Military

L-17A
Military designation for NA-154s delivered to the United States Army, 83 built, re-designated U-18A in 1962.[17]
QL-17A
Six L-17As modified by TEMCO as remote-controlled drones for the United States Air Force.[17]
L-17B
Military designation for Ryan-built Navion As delivered to the U.S.Army, 163 built, re-designated U-18B in 1962.[17]
L-17C
L-17As modified by Ryan with improved brakes and increased fuel capacity, 35 modified, re-designated U-18C in 1962.[17]
XL-17D
Three former XL-22As for evaluation.[17]
XL-22A
Two Ryan-built Navion Bs for the U.S.Army, re-designated XL-17D.[17]
U-18A
Former L-17As re-designated in 1962.[17]
U-18B
Former L-17Bs re-designated in 1962.[17]
U-18C
Former L-17Cs re-designated in 1962.[17]

Operators

Civil

The Navion is popular with private individuals and companies.

Military

 Greece
 United States

Specifications (Super 260 Navion)

Data from Jane's All The World's Aircraft 1951–52[7]

General characteristics

  • Crew: 1
  • Capacity: 3 passengers
  • Length: 27 ft 6 in (8.38 m)
  • Wingspan: 33 ft 5 in (10.19 m)
  • Height: 8 ft 8 in (2.64 m)
  • Wing area: 184 sq ft (17.1 m2)
  • Empty weight: 1,930 lb (875 kg)
  • Gross weight: 2,850 lb (1,293 kg)
  • Fuel capacity: 40 US gal (33 imp gal; 150 L)
  • Powerplant: 1 × Lycoming GO-435-C2 air-cooled flat-six engine, 260 hp (190 kW) (take-off power)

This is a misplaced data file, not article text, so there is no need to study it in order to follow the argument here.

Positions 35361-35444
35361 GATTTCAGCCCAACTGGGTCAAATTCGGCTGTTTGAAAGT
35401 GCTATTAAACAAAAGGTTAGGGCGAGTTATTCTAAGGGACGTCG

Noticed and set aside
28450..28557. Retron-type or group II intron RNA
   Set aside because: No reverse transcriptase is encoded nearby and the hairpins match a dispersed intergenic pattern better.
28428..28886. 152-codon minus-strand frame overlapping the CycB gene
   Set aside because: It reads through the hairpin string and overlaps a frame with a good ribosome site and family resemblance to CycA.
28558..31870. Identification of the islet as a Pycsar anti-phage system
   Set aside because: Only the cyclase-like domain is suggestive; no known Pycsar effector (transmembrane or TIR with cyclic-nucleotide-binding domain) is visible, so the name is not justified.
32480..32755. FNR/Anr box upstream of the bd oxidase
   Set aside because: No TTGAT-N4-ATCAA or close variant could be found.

Performance

  • Maximum speed: 174 mph (280 km/h, 151 kn)
  • Cruise speed: 170 mph (270 km/h, 150 kn)
  • Range: 595 mi (958 km, 517 nmi)
  • Service ceiling: 18,000 ft (5,500 m)
  • Rate of climb: 1,250 ft/min (6.4 m/s)
  • Take-off run: 400 ft (120 m)
  • Landing run: 468 ft (143 m)

See also

Aircraft of comparable role, configuration, and era

Related lists

References

Notes

  1. ^ Simpson, Rod. The General Aviation Handbook. Hinckley, UK: Midland Publishing. p.261
  2. ^ "N512SH" Archived 2015-06-26 at the Wayback Machine Navion.com Retrieved: June 25, 2015.
  3. ^ Taylor, Michael, J.H., ed. Jane's Encyclopedia of Aviation. Danbury, Connecticut: Grolier Educational Corporation, 1980. p. 929.
  4. ^ a b c Garrison Flying May 1973, p. 45.
  5. ^ a b c Huber Air & Space October–November 2008, p. 45.
  6. ^ a b c d e f g Harding 1990, pp. 190–191.
  7. ^ a b Bridgman 1951, pp. 286c–287c.
  8. ^ Bridgman 1952, pp. 241–242.
  9. ^ Taylor 1962, p. 248.
  10. ^ Gilbert Flying May 1966, p. 55
  11. ^ Taylor 1969, p. 392.
  12. ^ Laert 1989, pp. 67–68.